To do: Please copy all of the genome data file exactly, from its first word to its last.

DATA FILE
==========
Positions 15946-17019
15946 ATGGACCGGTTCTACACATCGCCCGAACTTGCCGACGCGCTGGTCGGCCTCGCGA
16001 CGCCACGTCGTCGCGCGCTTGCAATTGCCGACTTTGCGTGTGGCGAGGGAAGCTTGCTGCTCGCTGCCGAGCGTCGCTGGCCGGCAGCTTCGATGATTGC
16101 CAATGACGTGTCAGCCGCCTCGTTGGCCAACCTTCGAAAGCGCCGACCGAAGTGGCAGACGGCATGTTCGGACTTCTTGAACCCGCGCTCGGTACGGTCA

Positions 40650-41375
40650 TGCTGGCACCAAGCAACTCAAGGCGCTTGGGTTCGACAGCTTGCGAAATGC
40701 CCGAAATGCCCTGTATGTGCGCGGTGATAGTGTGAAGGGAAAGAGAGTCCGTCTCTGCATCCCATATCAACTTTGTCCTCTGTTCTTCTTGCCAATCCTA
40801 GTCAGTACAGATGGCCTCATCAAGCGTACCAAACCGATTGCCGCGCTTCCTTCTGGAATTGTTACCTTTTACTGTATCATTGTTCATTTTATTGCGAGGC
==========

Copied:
Positions 15946-17019
15946 ATGGACCGGTTCTACACATCGCCCGAACTTGCCGACGCGCTGGTCGGCCTCGCGA
16001 CGCCACGTCGTCGCGCGCTTGCAATTGCCGACTTTGCGTGTGGCGAGGGAAGCTTGCTGCTCGCTGCCGAGCGTCGCTGGCCGGCAGCTTCGATGATTGC
16101 CAATGACGTGTCAGCCGCCTCGTTGGCCAACCTTCGAAAGCGCCGACCGAAGTGGCAGACGGCATGTTCGGACTTCTTGAACCCGCGCTCGGTACGGTCA

Positions 40650-41375
40650 TGCTGGCACCAAGCAACTCAAGGCGCTTGGGTTCGACAGCTTGCGAAATGC
40701 CCGAAATGCCCTGTATGTGCGCGGTGATAGTGTGAAGGGAAAGAGAGTCCGTCTCTGCATCCCATATCAACTTTGTCCTCTGTTCTTCTTGCCAATCCTA
40801 GTCAGTACAGATGGCCTCATCAAGCGTACCAAACCGATTGCCGCGCTTCCTTCTGGAATTGTTACCTTTTACTGTATCATTGTTCATTTTATTGCGAGGC